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Americans Debate Over Payments to Terrorrists

A man holds up a sign in memory of U.S. journalist James Foley during a protest against the Assad regime in Syria in Times Square in New York August 22, 2014.
A man holds up a sign in memory of U.S. journalist James Foley during a protest against the Assad regime in Syria in Times Square in New York August 22, 2014.
Americans Debate Over Payments to Terrorrists
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The militant group known as the Islamic State has claimed responsibility for killing American journalists James Foley and Steven Sotloff. Americans are now debating whether the United States should have paid money to the group in exchange for their release.

Reports say that Islamic State militants asked for millions of dollars before the execution of newsman James Foley. The U.S. government bars ransom payments to kidnappers. However, the head of the online news agency where James Foley worked says that the reporter’s parents were hoping to raise money to pay for his release. Philip Balboni is president of the GlobalPost news agency. He says the U.S. government knew what Mr. Foley’s parents were doing but did not stop them.

Mr. Balboni said that the militants did not say exactly how much money they wanted. He said the parents began to raise money because they hoped the kidnappers would let them pay for their son’s release.

Deborah Pearlstein is a professor at the Yeshiva University Cardozo School of Law in New York City. She says that there is no law that stops the U.S. government from paying money to or negotiating with terrorist groups. She says Congress could pass a law to keep the president from doing that but it has not. She believes that the government is talking about U.S. policy, not law, when officials say they do not negotiate with terrorists.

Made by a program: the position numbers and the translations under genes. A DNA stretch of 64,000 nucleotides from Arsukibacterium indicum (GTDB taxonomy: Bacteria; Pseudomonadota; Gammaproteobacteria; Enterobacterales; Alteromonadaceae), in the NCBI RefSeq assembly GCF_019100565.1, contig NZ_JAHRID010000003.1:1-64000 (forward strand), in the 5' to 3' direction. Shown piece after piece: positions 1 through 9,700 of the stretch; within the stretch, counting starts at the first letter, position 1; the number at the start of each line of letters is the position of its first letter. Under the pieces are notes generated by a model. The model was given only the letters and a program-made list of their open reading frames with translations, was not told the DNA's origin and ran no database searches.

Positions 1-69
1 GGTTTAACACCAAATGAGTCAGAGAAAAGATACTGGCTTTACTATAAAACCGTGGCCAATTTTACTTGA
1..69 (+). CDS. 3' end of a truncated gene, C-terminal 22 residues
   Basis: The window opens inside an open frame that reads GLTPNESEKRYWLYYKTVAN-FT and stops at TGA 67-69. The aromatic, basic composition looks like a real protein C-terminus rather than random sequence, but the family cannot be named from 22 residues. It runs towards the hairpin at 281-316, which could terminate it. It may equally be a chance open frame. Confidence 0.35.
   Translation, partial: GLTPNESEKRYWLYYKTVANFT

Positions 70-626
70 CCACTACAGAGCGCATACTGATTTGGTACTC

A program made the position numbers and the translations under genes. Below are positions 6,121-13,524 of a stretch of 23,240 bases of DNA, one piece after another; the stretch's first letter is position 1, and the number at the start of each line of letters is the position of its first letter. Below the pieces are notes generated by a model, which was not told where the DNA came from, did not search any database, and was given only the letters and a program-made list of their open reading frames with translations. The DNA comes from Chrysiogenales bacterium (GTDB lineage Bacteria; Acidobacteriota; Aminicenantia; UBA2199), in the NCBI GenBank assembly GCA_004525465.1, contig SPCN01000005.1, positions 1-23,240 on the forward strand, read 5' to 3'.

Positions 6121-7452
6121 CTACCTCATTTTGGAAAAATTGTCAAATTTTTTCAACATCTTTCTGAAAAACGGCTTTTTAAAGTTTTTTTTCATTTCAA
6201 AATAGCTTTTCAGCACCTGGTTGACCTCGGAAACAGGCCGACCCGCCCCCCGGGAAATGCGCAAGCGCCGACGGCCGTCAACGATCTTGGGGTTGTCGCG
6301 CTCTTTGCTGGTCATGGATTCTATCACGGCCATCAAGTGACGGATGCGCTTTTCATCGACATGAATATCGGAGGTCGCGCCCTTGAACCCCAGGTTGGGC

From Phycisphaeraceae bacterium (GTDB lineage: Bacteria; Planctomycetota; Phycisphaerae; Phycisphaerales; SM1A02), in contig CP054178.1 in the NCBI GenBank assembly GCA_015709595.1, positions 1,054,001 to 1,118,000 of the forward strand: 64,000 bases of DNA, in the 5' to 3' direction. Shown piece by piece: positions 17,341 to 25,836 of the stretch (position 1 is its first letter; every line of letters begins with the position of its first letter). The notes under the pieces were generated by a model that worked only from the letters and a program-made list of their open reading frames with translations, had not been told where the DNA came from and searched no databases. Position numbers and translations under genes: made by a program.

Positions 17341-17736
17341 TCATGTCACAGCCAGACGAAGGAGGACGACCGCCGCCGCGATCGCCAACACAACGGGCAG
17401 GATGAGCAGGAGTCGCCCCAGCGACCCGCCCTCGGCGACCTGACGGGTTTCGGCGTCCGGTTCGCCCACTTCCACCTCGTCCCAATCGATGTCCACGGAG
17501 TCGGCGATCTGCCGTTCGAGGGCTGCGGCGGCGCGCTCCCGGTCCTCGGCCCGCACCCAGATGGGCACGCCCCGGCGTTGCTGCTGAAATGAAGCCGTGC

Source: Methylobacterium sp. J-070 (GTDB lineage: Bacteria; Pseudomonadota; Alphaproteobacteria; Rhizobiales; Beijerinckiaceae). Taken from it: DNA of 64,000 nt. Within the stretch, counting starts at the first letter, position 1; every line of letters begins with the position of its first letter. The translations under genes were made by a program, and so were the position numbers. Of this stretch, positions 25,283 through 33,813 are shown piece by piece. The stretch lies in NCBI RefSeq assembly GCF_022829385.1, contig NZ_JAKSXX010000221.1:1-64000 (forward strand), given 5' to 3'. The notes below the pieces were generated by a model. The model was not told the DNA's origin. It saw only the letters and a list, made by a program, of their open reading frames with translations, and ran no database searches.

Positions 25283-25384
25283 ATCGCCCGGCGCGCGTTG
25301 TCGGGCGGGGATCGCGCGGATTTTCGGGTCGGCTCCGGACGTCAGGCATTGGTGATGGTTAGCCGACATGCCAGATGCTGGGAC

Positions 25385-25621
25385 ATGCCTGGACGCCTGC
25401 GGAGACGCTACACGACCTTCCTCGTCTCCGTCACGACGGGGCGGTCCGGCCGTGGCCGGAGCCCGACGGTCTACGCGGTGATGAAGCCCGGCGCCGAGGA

But another law professor, John O. McGinnis, says that it would be against the law to give money to some groups. He teaches at the Northwestern University School of Law in Illinois. Under U.S. law, people cannot give money or provide other support to terrorist groups.

Daniel Benjamin is director of the John Sloan Dickey International Exchange Center at Dartmouth College. He says that in the case of ransom payments to kidnappers, the laws have never been enforced by the U.S. government.

I’m Anne Ball.

Hu Wei reported this story. Jill Robbins wrote it for Learning English. George Grow edited it.


Words in the News

enforcev. to make something happen

executev. to kill

kidnapv. to seize and take away by force; kidnapper - n. one who takes a person away by force.

militant - n. someone active in trying to cause political change, often by the use of force or violence

policyn. an established set of plans or goals used to develop and make decisions in politics, economics or business

releasev. to free; to permit to go. n. a freeing or releasing.

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